One of the hottest things in fitness right now is HIIT or high intensity interval training. Basically, this means exercising in short bursts of intense exercise (usually somewhere between 30 seconds and 2 minutes) with a similar amount of rest. These types of work-outs are usually shorter in duration than a typical workout, lasting for a total of 15 to 30 minutes.
Who Does This Training?
Typically, interval training has been exclusively performed by athletes. Runners, basketball players, and soccer players used these workouts to improve their endurance and speed, and used interval training to enhance performance in competition. For a long time, it was thought that the average person didn’t need to engage in anything so strenuous because moderate activity elicits plenty of benefits. However, HIIT has begun to hit the mainstream and people are starting to talk.
The most popular HIIT workout on the market is Insanity. It is an at-home video program which requires no equipment. You just use your body weight and engage in jumping, kick-boxing, and plyometrics in intense intervals with little rest.
Does it Work?
Interesting question. So far, the evidence says that yes, this type of workout can be very effective in aiding in weight loss and can actually give you some of the same heart benefits as moderate exercise. The New York Times has a nice article this morning about a study done at McMaster University investigating the effects of interval training on cardiac patients. The training was done in 1 minute intervals on a cycle at 90% of the patients heart rate max and they were given 1 minute to rest after each interval. They worked out for 20 miuntes per day, several times per week. Amazingly, the HIIT patients had similar, if not better improvements in cardiac function and vascular following the workout. There is also some research suggesting that HIIT is effective in reducing insulin sensitivity in diabetic patients as well. However, there is one thing I do want to ask you before you decide to start HIIT.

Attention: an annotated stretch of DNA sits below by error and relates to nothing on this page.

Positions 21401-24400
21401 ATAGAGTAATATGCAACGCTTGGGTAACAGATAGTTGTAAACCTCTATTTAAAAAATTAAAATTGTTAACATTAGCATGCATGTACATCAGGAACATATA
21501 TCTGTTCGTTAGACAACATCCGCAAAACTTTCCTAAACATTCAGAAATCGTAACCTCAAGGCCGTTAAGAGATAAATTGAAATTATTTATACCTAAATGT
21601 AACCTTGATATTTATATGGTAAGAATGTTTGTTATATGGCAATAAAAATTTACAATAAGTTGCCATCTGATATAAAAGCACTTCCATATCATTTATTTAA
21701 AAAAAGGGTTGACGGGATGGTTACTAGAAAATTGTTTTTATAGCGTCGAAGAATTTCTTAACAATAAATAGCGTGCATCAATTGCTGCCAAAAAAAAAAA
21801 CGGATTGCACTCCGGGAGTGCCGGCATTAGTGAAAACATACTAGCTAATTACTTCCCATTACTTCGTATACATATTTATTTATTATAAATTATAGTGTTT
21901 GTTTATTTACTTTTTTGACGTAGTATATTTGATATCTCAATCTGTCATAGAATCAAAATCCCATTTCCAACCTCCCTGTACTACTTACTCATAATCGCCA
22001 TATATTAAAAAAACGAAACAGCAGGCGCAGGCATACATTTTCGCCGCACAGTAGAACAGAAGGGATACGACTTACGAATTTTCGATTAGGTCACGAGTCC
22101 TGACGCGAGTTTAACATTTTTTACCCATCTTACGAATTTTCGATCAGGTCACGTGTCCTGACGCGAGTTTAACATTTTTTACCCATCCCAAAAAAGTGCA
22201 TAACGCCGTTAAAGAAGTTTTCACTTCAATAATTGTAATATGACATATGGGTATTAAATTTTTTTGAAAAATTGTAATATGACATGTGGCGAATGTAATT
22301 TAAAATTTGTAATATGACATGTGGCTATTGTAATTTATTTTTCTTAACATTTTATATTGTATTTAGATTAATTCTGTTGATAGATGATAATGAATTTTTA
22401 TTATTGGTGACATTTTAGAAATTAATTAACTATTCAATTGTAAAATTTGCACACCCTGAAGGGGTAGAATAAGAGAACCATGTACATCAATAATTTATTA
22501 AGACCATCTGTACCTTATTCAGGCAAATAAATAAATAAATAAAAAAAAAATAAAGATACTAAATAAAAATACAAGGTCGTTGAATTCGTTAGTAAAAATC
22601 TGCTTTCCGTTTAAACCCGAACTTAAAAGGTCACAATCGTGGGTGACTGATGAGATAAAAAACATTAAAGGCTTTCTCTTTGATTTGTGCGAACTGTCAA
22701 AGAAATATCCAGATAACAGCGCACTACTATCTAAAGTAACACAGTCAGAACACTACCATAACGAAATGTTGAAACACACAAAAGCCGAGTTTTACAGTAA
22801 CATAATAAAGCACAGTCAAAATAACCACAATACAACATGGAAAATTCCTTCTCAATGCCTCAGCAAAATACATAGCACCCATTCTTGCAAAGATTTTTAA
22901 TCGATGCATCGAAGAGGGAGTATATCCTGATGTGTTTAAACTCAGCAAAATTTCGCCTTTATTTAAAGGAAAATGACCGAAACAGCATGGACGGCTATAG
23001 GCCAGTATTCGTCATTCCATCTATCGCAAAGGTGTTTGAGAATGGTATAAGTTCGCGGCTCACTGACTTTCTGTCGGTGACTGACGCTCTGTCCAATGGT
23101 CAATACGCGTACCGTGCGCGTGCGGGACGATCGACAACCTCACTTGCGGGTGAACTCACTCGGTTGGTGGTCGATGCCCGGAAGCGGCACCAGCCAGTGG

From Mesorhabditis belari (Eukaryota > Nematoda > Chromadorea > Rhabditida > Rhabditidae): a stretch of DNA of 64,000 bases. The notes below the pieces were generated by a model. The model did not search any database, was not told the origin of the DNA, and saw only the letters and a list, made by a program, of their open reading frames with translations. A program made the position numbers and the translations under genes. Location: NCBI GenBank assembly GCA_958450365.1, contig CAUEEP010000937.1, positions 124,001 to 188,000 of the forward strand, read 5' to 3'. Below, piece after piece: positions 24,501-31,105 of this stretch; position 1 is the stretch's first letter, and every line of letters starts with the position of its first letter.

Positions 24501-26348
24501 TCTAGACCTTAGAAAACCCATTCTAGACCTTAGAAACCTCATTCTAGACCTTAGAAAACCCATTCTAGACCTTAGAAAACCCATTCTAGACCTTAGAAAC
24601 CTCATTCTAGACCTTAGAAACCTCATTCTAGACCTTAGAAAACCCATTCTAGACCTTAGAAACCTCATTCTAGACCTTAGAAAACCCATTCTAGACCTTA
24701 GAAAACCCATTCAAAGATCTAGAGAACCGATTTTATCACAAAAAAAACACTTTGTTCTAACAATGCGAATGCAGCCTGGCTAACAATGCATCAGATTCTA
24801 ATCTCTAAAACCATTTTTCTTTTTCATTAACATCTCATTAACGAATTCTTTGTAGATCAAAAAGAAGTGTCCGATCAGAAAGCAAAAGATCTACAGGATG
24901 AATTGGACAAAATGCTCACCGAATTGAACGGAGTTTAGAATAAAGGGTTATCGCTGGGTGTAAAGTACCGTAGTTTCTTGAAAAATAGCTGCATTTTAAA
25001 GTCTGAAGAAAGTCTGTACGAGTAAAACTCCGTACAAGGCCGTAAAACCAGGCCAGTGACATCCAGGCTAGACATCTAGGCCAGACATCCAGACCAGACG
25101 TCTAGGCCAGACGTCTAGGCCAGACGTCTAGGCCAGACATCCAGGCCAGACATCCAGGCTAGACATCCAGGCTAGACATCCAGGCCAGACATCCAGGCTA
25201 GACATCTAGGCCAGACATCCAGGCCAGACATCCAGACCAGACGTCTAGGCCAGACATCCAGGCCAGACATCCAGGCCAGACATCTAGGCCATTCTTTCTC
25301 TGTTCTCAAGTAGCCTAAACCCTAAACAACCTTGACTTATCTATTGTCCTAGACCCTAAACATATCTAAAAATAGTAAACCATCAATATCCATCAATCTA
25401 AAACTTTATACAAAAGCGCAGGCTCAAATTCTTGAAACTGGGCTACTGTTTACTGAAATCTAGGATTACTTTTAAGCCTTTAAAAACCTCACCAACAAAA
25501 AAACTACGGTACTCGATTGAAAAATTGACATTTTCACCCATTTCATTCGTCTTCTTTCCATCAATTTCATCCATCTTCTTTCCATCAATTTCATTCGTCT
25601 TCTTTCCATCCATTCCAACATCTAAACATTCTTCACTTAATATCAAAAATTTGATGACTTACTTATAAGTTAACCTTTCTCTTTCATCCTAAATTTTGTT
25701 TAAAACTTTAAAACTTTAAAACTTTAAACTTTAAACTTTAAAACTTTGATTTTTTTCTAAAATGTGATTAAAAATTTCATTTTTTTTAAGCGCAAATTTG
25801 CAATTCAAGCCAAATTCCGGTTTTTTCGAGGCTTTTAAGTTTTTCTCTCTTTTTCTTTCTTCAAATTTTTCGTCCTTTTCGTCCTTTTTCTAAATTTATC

Are you actually going to do it?
Almost any form of exercise is beneficial, but it will only improve your life if you actually do it! HIIT is intense, especially if you get a commercial program like Insanity. After a long hard day, are you more likely to take a walk around the block, or work out at your heart rate max? The most important thing for your health is actually exercising, so if you find HIIT enjoyable, awesome! Get started! But, if not, there are other ways to improve your health and your heart.
Have you ever tried Insanity? How long did you stick with it?